Occupy Wall Street

Oct 19, 2011

We at CRMW are inspired and excited by the ongoing "Occupy" protests. We stand in solidarity with those who are protesting corporate power and calling for a more just society. 

Corporate greed and the unchecked power of corporations in our democracy are some of the most important issues of our time. Although geographically far from Wall Street, southern West Virginia is deeply and painfully familiar with the power it represents.   The people in the streets of New York understand this too.  During last Saturday's Occupy Wall Street march, some demonstrators detoured to Bank of America's New York Headquarters to stage a "die-in" protesting Bank of America's financing of MTR.  Carrying signs that spoke to the devastating health effects from MTR, the protesters took B of A to task for financing companies like Patriot and Arch Coal, the second and third largest practitioners of MTR.  

What are some of the underlying factors that allow mountaintop removal to continue, despite its devastating effects on communities and public health?   

  • Corporate land ownership. Corporations literally own West Virginia – the last study of land ownership (done in 1981) found that nearly 60% of West Virginia's land is owned by landholding corporations and the percentage is even higher in coalfield counties. These landholding companies don't pay their fair share of property tax, leading to lower tax revenues and social services in these counties. Corporate land ownership also makes it impossible for communities to have access to the mountains for community energy development and other economic alternatives.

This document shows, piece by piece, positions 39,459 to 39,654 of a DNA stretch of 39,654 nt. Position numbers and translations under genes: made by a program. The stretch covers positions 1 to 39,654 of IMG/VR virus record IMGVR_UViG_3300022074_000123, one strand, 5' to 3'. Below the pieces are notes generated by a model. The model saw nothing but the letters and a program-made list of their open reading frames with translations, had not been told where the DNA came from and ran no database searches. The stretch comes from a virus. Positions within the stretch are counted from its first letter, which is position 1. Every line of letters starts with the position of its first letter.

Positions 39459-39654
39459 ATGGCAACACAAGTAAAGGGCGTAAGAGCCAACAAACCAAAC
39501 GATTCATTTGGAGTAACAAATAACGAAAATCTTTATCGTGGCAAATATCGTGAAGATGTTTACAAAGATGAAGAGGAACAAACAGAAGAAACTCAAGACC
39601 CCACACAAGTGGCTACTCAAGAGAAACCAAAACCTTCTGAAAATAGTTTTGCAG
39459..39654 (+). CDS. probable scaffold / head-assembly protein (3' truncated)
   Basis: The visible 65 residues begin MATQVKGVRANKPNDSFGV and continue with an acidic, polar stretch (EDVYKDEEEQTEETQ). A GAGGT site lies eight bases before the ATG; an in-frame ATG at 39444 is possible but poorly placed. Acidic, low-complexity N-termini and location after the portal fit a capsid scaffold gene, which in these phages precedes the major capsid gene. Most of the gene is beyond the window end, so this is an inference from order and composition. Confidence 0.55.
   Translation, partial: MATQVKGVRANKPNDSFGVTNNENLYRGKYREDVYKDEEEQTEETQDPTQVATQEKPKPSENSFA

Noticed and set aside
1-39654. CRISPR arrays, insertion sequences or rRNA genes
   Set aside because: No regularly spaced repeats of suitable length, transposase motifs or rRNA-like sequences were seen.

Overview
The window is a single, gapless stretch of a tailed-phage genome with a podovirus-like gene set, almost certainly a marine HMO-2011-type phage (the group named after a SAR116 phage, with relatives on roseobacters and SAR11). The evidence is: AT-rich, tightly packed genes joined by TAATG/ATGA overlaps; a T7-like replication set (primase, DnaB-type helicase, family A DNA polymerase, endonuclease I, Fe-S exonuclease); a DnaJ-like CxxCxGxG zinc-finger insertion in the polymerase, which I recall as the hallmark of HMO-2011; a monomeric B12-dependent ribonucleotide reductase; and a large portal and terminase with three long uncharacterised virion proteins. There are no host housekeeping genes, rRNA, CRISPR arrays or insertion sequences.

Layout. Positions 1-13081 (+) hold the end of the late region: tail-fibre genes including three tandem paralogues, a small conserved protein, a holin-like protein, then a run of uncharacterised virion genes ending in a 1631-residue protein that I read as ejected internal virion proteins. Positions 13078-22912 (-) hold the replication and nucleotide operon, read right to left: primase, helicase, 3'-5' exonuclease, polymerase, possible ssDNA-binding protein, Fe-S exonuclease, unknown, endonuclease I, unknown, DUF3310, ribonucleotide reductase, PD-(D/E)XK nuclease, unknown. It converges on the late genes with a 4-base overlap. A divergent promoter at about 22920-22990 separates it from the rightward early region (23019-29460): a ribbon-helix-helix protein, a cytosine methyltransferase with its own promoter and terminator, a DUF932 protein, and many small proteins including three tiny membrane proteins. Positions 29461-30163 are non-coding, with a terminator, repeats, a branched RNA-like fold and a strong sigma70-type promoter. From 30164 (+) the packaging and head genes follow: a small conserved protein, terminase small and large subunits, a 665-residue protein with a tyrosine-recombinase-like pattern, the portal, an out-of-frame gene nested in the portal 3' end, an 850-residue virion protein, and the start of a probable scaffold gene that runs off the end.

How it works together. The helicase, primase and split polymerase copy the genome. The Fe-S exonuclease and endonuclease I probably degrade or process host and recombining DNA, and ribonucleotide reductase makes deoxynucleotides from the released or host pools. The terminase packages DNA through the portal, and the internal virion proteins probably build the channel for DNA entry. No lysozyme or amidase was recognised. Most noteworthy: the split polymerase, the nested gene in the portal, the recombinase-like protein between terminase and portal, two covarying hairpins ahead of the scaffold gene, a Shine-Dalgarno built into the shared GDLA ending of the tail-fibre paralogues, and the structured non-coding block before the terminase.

• Corporate control of politics and regulatory agencies. Politics in West Virginia is dominated by the coal industry, and our state Department of "Environmental Protection" is notorious for turning a blind eye to violations and ignoring community concerns. As one example, Massey Energy violated the Clean Water Act more than 4500 times between 2000 and 2006, according to its own self-reported data. Some pollutants were discharged at levels more than 10 times over the permit limits. The DEP issued no citations.

  • Wall Street financing. The increased mechanization of the coal industry that has been primarily responsible for the loss of mining jobs over the past several decades while enabling increasingly destructive forms of mining has been funded by Wall Street. In 2010, the top ten banks financing mountaintop removal mining provided more than $2.5 billion in financing to companies that are engaged in mountaintop removal.

Until there is enough organized citizen pressure to counter the power that corporations hold in our democracy and our economy, our work will continue to be undermined by corporate greed and corruption. Find an Occupy protest near you: www.occupytogether.org